Outside the courthouse in Loveland, about an hour north, Garner’s family and her attorney were in the midst of announcing a major development in their lawsuit against the city and five police officers: They had reached a $3 million settlement.
The announcement of the multimillion-dollar agreement comes less than five months after Sarah Schielke, the attorney representing Garner’s family, released body-camera footage of the arrest. The video sparked public outcry and prompted the city to open an independent investigation.
Schielke also released a booking cell video showing Loveland Police Department officers celebrating and mocking the arrest while Garner sat in a cell without receiving medical attention for her injuries, the family said. Colorado authorities charged two officers involved in Garner’s arrest following the release of the booking cell video. Both officers had previously resigned from the department.
The city publicly apologized to Garner and her family for “what they have endured as a result of this arrest,” Loveland City Manager Steve Adams said in a statement.
“The settlement with Karen Garner will help bring some closure to an unfortunate event in our community but does not upend the work we have left to do,” Adams said. "We know we did not act in a manner that upholds the values, integrity, and policies of the City and police department, and we are taking the necessary steps to make sure these actions are never repeated.”
Allisa Swartz, Garner’s daughter, said the settlement funds will be used to care for her mother, who was diagnosed with post-traumatic stress disorder following the incident.
“She has good days and bad days,” Swartz told reporters through tears at the news conference.
She added: “It’s good to know that we can keep her in care and have her cared for, but there needs to be some change in this [police] department. I don’t want to see this happening to anyone else’s families again.”
Once finalized, the settlement will end Garner’s pending federal lawsuit, but the agreement does not preclude the two former officers who participated in the arrest from facing criminal charges, city officials said.
On June 26, 2020, a Walmart employee called police to report that Garner had walked out of the store without paying for nearly $14 worth of items, according to the lawsuit. The worker said Garner had pulled off an employee’s mask during the incident.
Garner, who weighs 80 pounds, was walking home and picking wildflowers alongside the road when body-camera footage shows that Garner — who has sensory aphasia, a condition that leaves her unable to understand speech or to communicate easily — appeared confused and frightened when an officer demanded that she stop.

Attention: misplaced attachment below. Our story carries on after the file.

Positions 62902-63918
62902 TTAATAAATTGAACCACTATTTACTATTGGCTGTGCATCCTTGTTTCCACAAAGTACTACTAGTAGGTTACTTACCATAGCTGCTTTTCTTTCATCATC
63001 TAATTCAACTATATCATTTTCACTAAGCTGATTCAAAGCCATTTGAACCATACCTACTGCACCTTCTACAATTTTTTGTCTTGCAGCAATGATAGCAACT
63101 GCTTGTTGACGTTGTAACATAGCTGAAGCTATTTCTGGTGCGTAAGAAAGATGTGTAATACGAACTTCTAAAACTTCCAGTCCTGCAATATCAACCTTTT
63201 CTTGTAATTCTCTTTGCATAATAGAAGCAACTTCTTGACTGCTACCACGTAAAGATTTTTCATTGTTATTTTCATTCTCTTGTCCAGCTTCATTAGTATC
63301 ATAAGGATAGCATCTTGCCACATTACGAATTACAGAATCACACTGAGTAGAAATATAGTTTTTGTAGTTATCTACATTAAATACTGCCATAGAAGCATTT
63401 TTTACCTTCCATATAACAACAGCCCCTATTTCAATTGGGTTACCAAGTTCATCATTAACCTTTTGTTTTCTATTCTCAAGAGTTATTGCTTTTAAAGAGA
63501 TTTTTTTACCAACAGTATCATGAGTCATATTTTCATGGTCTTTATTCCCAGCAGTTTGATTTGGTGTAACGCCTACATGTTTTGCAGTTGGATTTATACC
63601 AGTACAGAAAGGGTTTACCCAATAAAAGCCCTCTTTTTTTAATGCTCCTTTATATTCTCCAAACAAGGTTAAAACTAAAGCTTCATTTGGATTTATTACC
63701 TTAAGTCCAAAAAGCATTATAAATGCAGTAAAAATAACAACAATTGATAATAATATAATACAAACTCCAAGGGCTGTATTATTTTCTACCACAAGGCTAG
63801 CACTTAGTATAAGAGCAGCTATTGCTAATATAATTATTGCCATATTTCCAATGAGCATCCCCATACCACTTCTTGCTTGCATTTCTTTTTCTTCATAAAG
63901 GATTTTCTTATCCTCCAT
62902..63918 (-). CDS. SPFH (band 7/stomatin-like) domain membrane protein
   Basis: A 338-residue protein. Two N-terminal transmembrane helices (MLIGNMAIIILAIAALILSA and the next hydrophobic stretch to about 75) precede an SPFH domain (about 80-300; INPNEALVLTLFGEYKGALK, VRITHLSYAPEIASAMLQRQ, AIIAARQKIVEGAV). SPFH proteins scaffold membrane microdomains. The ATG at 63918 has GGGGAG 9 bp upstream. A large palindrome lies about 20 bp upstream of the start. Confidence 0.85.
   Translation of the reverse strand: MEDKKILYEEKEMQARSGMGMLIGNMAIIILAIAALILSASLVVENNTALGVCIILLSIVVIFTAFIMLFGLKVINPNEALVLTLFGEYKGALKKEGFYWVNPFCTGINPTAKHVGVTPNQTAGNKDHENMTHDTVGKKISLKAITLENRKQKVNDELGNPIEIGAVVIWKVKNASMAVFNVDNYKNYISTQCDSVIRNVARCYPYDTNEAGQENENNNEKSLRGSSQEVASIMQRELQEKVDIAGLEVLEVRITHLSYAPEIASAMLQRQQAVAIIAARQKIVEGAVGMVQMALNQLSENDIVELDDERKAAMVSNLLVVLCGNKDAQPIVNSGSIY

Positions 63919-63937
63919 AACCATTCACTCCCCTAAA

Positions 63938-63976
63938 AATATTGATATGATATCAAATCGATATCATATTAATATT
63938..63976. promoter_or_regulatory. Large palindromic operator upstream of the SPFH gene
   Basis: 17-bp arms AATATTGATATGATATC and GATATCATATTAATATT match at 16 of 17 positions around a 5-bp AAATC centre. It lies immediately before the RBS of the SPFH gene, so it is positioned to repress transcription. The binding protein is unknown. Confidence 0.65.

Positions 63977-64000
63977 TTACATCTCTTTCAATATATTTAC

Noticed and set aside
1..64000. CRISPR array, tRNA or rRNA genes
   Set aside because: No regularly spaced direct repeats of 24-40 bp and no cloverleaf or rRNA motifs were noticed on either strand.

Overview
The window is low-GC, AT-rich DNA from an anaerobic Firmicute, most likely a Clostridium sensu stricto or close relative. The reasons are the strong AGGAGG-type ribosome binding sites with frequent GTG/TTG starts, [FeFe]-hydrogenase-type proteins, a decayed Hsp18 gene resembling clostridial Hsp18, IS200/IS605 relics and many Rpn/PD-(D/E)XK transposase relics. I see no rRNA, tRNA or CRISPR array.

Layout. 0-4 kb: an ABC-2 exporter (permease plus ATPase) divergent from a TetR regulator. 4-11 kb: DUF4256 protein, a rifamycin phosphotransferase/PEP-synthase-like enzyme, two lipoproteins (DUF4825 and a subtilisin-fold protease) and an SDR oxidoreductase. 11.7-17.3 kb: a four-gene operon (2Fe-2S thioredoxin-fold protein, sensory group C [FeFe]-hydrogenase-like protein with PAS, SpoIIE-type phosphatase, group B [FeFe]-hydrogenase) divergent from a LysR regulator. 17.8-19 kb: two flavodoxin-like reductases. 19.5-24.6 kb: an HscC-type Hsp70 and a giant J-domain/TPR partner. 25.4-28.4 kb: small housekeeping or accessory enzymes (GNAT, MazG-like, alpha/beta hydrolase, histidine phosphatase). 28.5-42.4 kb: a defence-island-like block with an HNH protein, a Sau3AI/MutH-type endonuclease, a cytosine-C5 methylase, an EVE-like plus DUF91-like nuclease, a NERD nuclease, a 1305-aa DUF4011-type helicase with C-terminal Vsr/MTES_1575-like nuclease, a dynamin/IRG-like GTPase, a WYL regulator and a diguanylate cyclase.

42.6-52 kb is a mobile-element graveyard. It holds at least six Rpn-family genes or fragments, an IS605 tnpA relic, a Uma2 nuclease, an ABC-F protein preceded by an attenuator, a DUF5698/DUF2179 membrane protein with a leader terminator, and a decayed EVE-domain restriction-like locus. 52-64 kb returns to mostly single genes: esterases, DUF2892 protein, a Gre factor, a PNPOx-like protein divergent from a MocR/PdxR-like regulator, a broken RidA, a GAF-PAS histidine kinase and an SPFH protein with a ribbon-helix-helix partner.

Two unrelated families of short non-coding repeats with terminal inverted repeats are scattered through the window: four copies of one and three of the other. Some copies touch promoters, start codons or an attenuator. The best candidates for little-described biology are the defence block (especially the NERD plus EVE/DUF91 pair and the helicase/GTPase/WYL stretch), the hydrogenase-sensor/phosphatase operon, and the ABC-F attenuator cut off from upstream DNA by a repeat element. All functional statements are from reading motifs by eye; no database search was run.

“I’m going home,” she pleaded, while still clutching the flowers as the officer grabbed her by her arms and wrenched them backward to handcuff her, body-camera footage shows. At one point, Garner fell to the ground as officers struggled with her before putting her in a cruiser. The interaction, Garner’s family said, left her with a fractured arm, a dislocated shoulder and multiple bruises.
Later that day, the booking cell video shows, two officers sat hunched around a computer as they re-watched video of the arrest before fist-bumping each other. Later, another officer joined them as the trio praised and mocked the arrest. “We crushed it,” one of the officers said.
Meanwhile, Garner sat feet away from the officers, handcuffed to a bench. For hours, the family alleged in the lawsuit, Garner sat inside the booking cell weeping in pain without receiving medical attention.
On Wednesday, Loveland Police Chief Bob Ticer said what happened to Garner is inexcusable, adding that the department is revising several policies to prevent similar incidents in the future.
“There is no excuse, under any circumstances, for what happened to Ms. Garner,” Ticer said in a statement. “We have agreed on steps we need to take to begin building back trust. While these actions won’t change what Ms. Garner experienced, they will serve to improve this police department and hopefully restore faith that the LPD exists to serve those who live in and visit Loveland.”
Schielke, Garner’s attorney, told The Washington Post no amount of policy revisions or training can prevent a similar incident unless there is change at the top of the ranks.
At Wednesday’s news conference, Schielke pledged to donate $50,000 to a dementia charity of Ticer’s choice if he resigns within 30 days.
“Real leadership is stepping down when you’ve presided over repeated atrocities and repeated police misconduct,” Schielke later tweeted. “Real justice for Loveland = Chief Ticer resigns or is fired.”
A spokesperson for the city of Loveland told The Post in a message that Ticer is not stepping down.
“He has a responsibility to the community [that he] feels very strongly about,” spokesman Tom Hacker said.
Garner — who spent two days after the arrest repeatedly asking, “Why did they do this to me?” and “Why did they hurt me?” — no longer talks about the incident with her family, Schielke told The Post. Caretakers have suggested the family refrain from discussing the traumatic event because of Garner’s dementia and sensory aphasia, Schielke said.
Since the arrest, Garner has been hesitant to hug her loved ones and stopped going on walks, an activity she used to love. To her family, she seems to have retreated from life.
Early Wednesday afternoon, Garner had stepped out of her room “for the first time in a while” and attempted to interact with other residents, her caretaker wrote in her daily log.
“She even watched television with a small group,” the log reads.